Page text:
Thirty-three suspects charged with various ordinance violations in connection with an underage drinking party broken up by police in late July will crowd into village hall tonight to appear before a judge. None of the offenses lodged against the individuals scheduled to appear at the hearing rise to the level of a criminal complaint, and if found guilty, a combination of fines and community service are likely punishments.
In all, 35 individuals were arrested during the early morning hours of July 29 after a patrolling officer noticed a 20-year-old standing in the street with an open bottle of beer, according to police reports. While citing that individual with violating a local ordinance, the officer noticed dozens of young adults at a nearby home.
After additional officers were called to the scene, police were able to make their way inside an apartment in the 1000 block of Elgin Avenue where a 17-year-old Oak Park resident was allegedly hosting a party. Jimmie P. Moorehead claimed responsibility for the underage party, according to a police report.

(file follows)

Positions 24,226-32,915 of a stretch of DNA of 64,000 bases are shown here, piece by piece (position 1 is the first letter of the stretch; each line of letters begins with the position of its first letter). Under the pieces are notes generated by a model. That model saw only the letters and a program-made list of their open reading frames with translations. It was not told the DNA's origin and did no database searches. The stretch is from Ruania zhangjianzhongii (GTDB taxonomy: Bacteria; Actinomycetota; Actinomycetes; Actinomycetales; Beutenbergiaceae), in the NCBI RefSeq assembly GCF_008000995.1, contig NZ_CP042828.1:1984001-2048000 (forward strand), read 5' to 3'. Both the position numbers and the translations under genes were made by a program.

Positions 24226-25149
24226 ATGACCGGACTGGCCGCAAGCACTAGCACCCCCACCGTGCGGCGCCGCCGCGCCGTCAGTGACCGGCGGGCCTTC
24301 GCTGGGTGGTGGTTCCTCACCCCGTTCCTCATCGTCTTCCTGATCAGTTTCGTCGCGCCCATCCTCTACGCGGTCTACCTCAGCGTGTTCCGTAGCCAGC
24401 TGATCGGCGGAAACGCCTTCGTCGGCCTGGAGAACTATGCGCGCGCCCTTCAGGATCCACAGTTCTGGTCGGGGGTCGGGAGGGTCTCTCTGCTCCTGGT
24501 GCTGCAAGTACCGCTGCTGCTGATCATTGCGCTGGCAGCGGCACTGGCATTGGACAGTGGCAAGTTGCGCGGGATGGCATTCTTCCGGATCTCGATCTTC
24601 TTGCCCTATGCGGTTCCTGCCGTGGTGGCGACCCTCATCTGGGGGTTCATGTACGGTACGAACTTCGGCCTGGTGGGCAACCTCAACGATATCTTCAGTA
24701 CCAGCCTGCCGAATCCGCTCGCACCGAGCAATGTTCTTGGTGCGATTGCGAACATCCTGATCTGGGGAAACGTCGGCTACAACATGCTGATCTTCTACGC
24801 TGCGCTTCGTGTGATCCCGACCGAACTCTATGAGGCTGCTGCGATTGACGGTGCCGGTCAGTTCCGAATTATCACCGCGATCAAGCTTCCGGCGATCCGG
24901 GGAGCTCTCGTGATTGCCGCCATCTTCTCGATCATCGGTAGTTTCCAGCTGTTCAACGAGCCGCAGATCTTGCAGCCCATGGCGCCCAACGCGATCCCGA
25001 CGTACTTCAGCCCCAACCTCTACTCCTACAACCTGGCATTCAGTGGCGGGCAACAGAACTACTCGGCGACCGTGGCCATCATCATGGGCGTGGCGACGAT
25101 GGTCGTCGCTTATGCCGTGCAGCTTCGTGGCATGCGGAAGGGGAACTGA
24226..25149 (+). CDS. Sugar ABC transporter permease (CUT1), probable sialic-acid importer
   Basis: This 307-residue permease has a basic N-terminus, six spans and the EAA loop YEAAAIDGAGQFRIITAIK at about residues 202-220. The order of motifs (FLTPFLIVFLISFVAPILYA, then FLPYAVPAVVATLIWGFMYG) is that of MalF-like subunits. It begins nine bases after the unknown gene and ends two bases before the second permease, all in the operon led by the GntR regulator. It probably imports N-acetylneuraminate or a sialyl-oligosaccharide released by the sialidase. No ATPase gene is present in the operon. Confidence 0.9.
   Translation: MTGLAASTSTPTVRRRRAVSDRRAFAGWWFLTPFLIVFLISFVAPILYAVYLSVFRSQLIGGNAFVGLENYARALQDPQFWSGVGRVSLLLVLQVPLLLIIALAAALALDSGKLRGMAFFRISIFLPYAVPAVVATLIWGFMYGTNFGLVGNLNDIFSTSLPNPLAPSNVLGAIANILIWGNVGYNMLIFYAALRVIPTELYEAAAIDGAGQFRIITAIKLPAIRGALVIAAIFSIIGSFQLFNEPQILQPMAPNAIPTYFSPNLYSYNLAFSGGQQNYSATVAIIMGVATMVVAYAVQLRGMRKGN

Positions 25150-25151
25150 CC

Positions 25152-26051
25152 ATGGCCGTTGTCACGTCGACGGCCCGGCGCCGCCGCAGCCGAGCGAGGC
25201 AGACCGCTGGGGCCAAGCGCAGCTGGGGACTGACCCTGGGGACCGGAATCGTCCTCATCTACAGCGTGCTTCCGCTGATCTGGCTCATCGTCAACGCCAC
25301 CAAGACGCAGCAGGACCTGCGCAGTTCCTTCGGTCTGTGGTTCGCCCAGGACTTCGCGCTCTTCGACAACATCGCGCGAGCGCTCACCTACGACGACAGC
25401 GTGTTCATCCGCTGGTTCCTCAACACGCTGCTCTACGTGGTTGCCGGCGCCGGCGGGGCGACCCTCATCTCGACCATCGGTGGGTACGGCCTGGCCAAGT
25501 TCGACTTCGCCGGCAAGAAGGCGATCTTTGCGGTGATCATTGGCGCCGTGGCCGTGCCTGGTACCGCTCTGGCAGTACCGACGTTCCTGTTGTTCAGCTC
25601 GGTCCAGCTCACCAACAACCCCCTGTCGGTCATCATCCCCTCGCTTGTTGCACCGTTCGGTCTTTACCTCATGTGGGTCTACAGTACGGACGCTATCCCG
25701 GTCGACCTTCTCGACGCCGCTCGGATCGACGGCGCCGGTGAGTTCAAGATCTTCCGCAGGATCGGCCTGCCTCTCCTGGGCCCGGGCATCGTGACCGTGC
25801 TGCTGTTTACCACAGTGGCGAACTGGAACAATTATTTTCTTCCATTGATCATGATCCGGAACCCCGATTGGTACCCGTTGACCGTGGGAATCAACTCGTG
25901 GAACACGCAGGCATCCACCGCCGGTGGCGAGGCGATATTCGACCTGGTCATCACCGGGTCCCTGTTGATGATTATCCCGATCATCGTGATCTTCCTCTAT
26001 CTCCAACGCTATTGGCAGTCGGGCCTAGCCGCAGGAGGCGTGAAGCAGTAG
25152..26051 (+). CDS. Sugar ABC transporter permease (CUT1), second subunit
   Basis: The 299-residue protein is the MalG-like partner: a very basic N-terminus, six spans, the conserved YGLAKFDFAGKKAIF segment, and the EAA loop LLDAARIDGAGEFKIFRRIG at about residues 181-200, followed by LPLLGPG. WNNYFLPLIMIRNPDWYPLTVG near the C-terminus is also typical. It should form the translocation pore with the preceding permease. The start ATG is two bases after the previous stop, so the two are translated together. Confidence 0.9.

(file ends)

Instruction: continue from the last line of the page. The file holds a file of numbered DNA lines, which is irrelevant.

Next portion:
Of the 35 suspects taken into custody by police, 30 were teenagers. Only two of those individuals, 24-year-old Brennan A. Page, of Chicago, and Moorehead, are facing criminal charges. Both are scheduled to appear in Cook County Circuit Court on Sept. 11.
None of the suspects in the case are Forest Park residents.
Village Prosecutor Sharon O’Shea said she typically sees a handful of cases at each month’s adjudication hearing related to underage drinking. Generally speaking, O’Shea said she has little sympathy for the accused in these cases and is frustrated by the sometimes blasé attitude taken by adults with respect to underage drinking.
“It is a big deal; it’s a very big deal,” O’Shea said.
During the summer months and major holidays the village will see a spike in the number of cases involving fake IDs and unlawful consumption of alcohol, O’Shea said, because of an influx of college students to the area. Forest Park’s bars, restaurants and liquor stores a big draw.
The village may issue fines up to $750 for each infraction, or order the defendant to complete several hours of community service. A third option available to the judge is to order an individual to complete an alcohol education program.